DotActiv has come across its fair share of retail terms. That’s obvious considering DotActiv offers category management software and services aimed at the retail sector. We work with them every day. As we do, we also receive many questions about them. For example, what are they? Alternatively, why do we need to pay attention to them?
Both of the above questions are worth asking. What’s more, they require detailed answers. However, they are not the only questions to ask. Here’s another: in what context does DotActiv use these retail terms?
The first retail term is ADDM, which is an acronym for additional demand. It forms part of the reporting function found in DotActiv software. That’s why you’ll always hear us refer to the ADDM report.
As for what it is, with the report, you can compare your existing shelf plan against a proposed shelf plan. It allows you to calculate the financial impact of any range changes on your business.
It acts as a warning.
For example, if you want to add new products to your range, before you do that, you’d need first to calculate its financial impact on your business. Only once you’ve analysed the impact should you make changes.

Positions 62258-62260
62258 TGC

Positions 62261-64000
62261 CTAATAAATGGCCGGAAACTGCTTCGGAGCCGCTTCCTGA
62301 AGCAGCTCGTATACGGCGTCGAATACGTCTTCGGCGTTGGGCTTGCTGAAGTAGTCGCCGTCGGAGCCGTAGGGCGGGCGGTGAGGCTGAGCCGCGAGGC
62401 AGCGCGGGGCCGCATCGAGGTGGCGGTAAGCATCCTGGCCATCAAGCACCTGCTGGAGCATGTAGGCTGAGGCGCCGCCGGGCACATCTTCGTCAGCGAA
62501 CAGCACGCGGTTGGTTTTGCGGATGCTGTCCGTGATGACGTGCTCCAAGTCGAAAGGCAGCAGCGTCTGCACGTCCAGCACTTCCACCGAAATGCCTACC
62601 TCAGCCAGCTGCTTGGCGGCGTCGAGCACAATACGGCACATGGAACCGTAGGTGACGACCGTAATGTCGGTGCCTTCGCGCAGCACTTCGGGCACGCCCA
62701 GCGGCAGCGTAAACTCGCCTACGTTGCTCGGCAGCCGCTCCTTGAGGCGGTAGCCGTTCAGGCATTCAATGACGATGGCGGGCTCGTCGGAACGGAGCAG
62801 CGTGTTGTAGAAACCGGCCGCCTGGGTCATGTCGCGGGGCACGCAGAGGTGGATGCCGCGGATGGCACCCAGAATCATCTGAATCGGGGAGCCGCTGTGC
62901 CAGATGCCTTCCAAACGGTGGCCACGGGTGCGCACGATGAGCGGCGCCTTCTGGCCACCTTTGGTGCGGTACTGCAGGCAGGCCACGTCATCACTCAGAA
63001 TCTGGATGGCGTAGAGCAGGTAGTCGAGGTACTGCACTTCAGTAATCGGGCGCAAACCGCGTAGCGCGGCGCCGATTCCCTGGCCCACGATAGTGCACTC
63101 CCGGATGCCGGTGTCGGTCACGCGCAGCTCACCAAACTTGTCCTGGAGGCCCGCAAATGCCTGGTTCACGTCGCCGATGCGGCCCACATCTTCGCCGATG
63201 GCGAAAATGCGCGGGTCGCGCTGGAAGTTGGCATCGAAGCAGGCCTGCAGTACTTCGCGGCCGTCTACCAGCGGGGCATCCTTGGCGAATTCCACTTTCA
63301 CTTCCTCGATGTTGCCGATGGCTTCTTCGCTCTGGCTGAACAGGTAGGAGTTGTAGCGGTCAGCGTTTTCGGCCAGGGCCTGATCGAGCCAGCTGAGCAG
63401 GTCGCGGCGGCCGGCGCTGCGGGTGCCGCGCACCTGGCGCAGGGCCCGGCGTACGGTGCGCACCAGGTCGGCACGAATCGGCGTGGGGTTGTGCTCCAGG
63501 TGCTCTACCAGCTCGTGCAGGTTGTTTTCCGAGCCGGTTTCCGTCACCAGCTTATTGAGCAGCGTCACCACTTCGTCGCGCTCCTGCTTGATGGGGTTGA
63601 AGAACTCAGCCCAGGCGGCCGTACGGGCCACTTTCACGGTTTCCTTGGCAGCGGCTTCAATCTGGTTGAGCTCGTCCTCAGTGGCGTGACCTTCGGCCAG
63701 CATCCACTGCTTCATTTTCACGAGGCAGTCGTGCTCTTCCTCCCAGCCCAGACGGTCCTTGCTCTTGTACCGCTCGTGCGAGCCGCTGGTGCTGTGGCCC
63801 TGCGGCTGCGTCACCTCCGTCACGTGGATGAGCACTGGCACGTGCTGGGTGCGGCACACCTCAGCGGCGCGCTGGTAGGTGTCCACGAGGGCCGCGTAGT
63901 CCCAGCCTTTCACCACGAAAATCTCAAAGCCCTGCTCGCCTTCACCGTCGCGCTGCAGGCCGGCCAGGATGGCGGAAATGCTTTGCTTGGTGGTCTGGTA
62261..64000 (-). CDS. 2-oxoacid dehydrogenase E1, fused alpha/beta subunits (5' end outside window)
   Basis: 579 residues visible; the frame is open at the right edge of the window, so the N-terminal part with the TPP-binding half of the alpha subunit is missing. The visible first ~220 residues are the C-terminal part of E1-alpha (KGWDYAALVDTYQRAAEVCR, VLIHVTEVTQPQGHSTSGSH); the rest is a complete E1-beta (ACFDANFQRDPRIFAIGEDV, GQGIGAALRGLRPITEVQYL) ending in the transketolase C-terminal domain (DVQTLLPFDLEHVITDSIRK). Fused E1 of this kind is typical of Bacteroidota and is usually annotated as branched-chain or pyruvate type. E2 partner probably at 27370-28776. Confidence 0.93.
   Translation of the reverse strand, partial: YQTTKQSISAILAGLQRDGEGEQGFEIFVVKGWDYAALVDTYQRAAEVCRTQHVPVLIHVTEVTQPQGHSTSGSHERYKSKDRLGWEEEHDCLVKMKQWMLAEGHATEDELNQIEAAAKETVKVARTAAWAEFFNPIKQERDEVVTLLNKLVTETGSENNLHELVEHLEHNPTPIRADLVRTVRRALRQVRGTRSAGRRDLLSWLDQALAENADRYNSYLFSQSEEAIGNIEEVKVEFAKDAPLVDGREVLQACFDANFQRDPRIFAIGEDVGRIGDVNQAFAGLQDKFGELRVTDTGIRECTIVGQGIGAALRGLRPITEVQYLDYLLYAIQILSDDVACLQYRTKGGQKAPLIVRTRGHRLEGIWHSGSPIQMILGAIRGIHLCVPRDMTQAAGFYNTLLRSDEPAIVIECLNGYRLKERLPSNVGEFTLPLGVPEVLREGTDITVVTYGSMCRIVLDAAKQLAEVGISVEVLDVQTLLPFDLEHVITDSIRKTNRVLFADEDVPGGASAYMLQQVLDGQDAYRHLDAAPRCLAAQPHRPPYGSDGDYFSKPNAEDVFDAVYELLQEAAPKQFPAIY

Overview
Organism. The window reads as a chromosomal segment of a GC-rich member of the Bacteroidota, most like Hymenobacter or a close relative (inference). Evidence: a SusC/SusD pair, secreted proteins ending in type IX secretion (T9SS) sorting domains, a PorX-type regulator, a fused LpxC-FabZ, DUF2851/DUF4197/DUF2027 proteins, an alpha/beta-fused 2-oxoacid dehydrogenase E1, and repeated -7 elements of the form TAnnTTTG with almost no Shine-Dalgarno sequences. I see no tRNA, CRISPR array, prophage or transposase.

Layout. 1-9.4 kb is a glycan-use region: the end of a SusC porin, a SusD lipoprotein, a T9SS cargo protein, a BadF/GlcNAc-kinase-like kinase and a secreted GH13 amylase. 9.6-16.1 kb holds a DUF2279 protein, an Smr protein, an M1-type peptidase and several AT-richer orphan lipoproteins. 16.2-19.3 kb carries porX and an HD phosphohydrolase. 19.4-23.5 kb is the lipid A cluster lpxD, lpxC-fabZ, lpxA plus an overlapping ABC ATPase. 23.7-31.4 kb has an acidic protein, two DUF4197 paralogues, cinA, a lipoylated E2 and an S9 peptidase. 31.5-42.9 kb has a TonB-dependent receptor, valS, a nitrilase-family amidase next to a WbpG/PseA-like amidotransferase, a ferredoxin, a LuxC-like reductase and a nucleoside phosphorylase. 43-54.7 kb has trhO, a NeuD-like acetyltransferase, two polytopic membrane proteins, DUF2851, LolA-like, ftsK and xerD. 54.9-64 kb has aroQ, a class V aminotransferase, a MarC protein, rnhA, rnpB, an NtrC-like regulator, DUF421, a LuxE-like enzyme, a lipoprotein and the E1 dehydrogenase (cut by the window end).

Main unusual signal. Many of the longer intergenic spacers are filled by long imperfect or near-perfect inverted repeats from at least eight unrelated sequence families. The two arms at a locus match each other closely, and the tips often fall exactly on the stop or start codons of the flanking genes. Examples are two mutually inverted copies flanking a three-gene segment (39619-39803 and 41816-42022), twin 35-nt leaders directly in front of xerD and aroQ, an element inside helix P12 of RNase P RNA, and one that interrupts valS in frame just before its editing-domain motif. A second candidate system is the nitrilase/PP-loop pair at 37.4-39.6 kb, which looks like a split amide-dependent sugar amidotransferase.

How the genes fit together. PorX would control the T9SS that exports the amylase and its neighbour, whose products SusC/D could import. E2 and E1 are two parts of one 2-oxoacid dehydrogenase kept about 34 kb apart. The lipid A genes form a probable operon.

Within DotActiv, you can find it under the Reporting tab as part of the advanced reports.
Capacity refers to the number of units of a product in a planogram. The formula to calculate capacity is Facings High multiplied by Facings Wide multiplied by Facings Deep.
For example, if you have 10 of the same product on shelf and you pack ten behind one another and pack it one product high, your capacity is 100.
Along with facings and minimum display depth and others, you can also refer to capacity as causal data. When importing any new planogram into DotActiv, the causal data writes to the database. From there it is exported to a staging table to be picked up and used by your inventory replenishment system.
Congestion is a measure used in relation to your gondolas. It refers to how full your gondola can be without it appearing messy. Every category has an ideal congestion level, based on the size of the products.
For example, the congestion level for a Baby Diapers category can be as high as 90% because products are large. That’s not the same for a Stationery category where products are small and so more items on shelf would mean the shelf appears messy.